|System: X360, PC||Review Rating Legend|
|Dev: Atomic Motion||1.0 - 1.9 = Avoid||4.0 - 4.4 = Great|
|Pub: Evolved Games||2.0 - 2.4 = Poor||4.5 - 4.9 = Must Buy|
|Release: Aug. 25, 2009||2.5 - 2.9 = Average||5.0 = The Best|
|Players: 1-2||3.0 - 3.4 = Fair|
|ESRB Rating: Teen||3.5 - 3.9 = Good|
Difficulty is another sticking point. Even at the higher levels, this is a rather easy game. In a way this is good, however; at the few points where it's challenging, it's more annoying than anything else. When your teammates start collapsing, you spend more time reviving them than anything else, and if you have to stand in the open to do it, the morons just follow you and get gunned down too. There's apparently no limit to the revivals, either, so unless all six of your guys die, you can go on sticking needles into downed bodies ad infinitum.
The graphics are a mixed bag. It's certainly no Gears of War, and the facial animations are truly terrible (perhaps to complement the voice acting?), but some of the environments, vehicles, and visual effects are fairly impressive. It seems a decent amount of time went into creating this game world, which is a bit of a shame given how unplayable the title is.
The story here, involving mercenaries sent into the Amazonian jungle to do, um, mercenary stuff, is more an excuse to shoot things than anything. Given the tale's presentation by lifeless drones, it probably wouldn't have mattered if Shakespeare had written the plot, so it's just as well that no one bothered to come up with any elaborate twists and turns.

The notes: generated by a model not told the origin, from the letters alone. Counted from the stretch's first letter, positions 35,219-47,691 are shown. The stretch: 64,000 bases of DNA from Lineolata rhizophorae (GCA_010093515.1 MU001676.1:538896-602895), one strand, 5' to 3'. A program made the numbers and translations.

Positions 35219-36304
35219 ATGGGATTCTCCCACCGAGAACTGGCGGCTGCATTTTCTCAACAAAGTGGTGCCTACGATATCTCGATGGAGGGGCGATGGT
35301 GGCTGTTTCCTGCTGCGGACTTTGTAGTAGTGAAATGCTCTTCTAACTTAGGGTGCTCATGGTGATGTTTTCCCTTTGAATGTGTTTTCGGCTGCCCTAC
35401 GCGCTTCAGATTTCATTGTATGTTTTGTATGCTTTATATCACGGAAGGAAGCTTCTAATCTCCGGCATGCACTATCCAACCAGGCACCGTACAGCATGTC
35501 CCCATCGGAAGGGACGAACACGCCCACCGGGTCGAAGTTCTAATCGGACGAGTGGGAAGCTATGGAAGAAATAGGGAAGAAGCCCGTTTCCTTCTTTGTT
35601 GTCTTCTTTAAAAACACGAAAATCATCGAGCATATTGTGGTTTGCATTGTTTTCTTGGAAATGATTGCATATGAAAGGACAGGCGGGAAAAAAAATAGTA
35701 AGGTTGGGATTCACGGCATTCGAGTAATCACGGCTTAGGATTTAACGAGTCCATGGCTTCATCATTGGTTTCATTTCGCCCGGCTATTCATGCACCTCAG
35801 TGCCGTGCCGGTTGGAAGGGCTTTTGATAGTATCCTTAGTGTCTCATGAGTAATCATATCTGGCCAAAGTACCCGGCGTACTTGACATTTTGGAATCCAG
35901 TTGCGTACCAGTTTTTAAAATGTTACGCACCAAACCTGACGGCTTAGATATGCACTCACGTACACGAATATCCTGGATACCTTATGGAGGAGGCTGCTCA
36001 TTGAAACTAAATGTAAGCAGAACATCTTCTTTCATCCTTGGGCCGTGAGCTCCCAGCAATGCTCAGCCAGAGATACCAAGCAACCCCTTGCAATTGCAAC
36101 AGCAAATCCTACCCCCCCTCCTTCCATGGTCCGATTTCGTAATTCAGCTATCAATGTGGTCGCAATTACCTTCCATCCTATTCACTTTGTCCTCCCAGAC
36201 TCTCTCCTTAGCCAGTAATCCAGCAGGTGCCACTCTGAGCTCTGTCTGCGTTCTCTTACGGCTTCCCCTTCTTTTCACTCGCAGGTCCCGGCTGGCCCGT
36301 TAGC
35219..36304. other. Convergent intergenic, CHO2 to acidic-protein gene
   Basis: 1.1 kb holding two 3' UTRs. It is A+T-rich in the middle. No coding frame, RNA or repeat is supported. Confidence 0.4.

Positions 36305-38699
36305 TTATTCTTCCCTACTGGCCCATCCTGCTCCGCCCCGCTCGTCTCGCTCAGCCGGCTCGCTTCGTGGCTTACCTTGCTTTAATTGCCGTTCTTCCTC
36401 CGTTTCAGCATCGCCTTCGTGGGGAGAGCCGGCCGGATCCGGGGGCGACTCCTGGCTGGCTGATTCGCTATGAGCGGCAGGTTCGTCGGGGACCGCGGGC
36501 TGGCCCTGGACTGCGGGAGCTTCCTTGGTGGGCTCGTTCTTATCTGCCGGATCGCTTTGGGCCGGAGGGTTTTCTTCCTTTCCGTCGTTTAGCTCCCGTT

Unfortunately, there's no Vs. multiplayer mode; the RTS-FPS blend could have been really interesting against multiple live opponents. There is an online and system link co-op mode in which each player controls a squad. We didn't manage to match up with anyone (we can't imagine why), but we presume this takes away what little strategy there was. Without the need to direct the other squad, both of you can probably just run around in FPS mode shooting stuff.
Those who buy the game instead of renting it will be irritated that there's only four or five hours' worth of campaigning to do here, and no real reason save a few lame unlockables to replay anything. Maybe the powers that be thought a $10 break (Raven Squad costs $50 instead of the usual $60) was a real favor to consumers, but that still goes far beyond what four hours of even a good game are worth.
When it comes right down to it, Raven Squad starts with a brilliant concept and doesn't bother to flesh it out into a fun or compelling game. It's practically a gift to competing developers. In that regard all it lacks is a note reading, "Here's a template for a hybrid FPS-RTS; do something useful with it, because we don't feel like it."
CCC Freelance Writer